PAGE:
On this day in history, December 28, 1971, the U.S. Justice Department sues Mississippi officials for ignoring the voting ballots of blacks in that state.

Charging that appellees, the State of Mississippi, the Election Commissioners, and six voting registrars of that State were destroying the right of Mississippi Negroes to vote, the United States brought this action for relief under 42 U.S.C. §1971(d) and other provisions.

The complaint alleged a longstanding, carefully executed plan to keep Negroes in Mississippi from voting. It stated that, in 1890, in order to restrict the Negro franchise, a new constitution was adopted, § 244 of which established as a voting prerequisite reading, understanding, or giving a reasonable interpretation of a section of the state constitution was required. This provision, when coupled with Negro ineligibility until about 1952 to vote in the decisive Democratic primary election, within nine years reduced the percentage of qualified voters who were Negroes from over 50% to about 9%, and, by 1954, only about 5% of Negroes of voting age were registered.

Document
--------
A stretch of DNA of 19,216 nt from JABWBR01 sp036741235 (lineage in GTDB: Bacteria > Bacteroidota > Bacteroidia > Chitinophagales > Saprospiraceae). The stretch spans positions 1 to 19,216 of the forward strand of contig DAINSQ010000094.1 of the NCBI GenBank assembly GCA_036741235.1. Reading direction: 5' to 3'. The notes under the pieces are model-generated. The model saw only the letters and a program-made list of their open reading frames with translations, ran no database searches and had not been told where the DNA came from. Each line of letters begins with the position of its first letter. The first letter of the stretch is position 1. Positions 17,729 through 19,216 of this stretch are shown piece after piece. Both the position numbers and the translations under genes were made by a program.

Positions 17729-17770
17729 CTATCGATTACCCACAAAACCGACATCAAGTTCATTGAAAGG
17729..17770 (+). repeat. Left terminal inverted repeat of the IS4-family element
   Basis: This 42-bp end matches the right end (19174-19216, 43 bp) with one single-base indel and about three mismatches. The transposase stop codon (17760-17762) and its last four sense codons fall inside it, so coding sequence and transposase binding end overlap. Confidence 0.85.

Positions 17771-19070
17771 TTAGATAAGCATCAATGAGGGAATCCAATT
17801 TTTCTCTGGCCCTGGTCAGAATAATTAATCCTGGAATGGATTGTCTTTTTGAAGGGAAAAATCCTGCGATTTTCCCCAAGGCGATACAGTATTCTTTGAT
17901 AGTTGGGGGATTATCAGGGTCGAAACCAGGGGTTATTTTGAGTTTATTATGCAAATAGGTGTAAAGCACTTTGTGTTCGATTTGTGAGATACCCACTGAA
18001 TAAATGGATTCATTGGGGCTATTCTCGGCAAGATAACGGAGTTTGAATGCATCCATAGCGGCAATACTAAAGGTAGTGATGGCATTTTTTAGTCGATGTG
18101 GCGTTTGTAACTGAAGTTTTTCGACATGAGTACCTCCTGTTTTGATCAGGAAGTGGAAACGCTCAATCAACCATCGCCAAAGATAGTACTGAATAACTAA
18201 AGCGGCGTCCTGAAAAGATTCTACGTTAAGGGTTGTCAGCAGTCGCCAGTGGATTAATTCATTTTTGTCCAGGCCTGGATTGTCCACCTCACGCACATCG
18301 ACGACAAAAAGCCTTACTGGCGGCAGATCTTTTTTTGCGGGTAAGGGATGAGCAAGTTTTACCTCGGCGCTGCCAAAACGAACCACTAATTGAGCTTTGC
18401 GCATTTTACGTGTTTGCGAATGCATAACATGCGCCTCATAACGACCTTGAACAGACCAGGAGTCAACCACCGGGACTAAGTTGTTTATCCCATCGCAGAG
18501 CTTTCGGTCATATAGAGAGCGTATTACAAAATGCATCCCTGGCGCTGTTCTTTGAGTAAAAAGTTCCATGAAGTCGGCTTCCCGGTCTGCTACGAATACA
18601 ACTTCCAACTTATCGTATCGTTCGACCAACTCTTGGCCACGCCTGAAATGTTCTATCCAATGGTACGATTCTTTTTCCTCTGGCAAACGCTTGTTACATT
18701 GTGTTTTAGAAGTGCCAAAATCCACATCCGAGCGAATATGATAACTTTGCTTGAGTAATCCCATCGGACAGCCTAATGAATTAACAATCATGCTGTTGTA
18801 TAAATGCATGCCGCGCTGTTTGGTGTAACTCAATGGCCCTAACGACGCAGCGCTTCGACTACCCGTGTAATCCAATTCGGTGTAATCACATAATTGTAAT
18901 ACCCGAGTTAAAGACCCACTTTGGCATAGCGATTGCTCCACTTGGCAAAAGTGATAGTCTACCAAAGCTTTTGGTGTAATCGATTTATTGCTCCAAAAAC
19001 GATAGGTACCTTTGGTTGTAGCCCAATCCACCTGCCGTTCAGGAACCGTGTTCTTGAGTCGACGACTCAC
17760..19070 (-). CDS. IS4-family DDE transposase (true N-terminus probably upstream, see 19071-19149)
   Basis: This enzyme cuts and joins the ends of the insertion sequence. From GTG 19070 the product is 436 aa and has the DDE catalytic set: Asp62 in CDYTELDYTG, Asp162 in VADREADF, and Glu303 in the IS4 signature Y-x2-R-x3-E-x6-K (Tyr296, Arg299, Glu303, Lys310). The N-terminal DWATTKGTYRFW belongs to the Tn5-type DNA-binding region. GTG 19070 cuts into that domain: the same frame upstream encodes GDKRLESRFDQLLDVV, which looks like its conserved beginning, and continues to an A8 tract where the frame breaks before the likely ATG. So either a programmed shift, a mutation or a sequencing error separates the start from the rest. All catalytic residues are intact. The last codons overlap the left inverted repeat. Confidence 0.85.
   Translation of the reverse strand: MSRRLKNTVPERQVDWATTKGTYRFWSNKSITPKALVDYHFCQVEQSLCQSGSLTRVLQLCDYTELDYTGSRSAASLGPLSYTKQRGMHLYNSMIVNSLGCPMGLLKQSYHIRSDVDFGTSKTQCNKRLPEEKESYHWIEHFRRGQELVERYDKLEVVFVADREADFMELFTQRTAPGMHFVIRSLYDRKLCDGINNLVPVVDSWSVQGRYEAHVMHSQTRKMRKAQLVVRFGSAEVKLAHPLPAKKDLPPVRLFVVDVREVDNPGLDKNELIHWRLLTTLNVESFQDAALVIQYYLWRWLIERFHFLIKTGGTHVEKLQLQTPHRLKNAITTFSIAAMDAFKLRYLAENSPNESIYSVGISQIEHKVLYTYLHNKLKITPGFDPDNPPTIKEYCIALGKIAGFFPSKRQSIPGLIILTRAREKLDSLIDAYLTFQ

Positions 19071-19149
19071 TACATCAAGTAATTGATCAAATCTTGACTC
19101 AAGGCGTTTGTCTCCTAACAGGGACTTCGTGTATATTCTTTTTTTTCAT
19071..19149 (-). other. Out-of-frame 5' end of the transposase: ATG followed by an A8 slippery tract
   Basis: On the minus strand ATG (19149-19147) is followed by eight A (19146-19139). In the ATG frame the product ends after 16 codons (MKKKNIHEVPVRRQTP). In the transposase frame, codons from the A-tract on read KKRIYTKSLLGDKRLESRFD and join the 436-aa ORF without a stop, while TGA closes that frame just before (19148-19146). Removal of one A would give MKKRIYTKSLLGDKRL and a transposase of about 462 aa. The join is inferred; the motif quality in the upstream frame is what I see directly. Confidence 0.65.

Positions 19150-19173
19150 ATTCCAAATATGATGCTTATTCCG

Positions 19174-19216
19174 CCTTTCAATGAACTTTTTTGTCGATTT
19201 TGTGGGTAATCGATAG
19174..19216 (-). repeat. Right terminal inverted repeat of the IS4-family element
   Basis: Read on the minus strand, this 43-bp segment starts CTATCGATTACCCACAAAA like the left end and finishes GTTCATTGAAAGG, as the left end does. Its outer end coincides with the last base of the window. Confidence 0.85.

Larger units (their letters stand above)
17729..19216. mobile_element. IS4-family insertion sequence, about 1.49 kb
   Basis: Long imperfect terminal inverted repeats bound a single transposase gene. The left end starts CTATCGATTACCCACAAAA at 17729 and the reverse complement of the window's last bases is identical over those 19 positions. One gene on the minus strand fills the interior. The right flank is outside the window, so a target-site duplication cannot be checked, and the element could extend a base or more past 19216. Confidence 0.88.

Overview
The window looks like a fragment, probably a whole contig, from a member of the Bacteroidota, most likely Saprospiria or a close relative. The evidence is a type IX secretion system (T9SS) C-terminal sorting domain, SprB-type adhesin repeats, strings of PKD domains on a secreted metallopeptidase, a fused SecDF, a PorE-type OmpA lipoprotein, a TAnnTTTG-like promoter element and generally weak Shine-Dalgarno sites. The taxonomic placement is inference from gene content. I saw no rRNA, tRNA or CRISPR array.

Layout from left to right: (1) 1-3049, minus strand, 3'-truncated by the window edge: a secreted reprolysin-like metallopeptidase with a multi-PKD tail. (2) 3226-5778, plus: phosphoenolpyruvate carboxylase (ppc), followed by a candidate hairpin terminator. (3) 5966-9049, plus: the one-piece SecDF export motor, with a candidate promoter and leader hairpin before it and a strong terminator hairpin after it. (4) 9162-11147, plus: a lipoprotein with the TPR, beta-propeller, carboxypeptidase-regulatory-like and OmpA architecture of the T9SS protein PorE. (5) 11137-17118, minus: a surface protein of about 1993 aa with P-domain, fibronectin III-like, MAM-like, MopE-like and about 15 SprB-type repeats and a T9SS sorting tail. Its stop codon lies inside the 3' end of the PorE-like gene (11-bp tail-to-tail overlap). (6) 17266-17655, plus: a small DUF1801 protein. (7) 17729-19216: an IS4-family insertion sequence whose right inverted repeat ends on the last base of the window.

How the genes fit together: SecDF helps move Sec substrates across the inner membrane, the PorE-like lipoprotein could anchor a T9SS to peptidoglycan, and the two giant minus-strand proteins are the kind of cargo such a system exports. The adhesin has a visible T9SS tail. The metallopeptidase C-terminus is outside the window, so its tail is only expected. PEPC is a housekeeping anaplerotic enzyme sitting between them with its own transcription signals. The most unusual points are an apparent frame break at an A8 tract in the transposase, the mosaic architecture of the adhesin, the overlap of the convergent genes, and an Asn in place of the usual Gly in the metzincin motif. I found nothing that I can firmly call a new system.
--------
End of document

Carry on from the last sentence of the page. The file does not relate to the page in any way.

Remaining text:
In 1954, § 244 was amended to make all of its previously alternative requirements apply and to make an applicant additionally demonstrate “a reasonable understanding of the duties and obligations of citizenship,” a requirement which registrars allegedly have applied in a racially discriminatory manner.

In 1960, two discriminatory voting statutes were adopted, one imposing a “good moral character” qualification, and the other, contrary to federal law, permitting destruction of some voting records. The following year, a “package” of legislation was enacted to further impede Negro voting registration. The District Court dismissed the complaint for failure to state a claim upon which relief could be granted, held that the Election Commissioners were not proper parties, that the registrars could not be sued jointly, and that venue was improper as to some.

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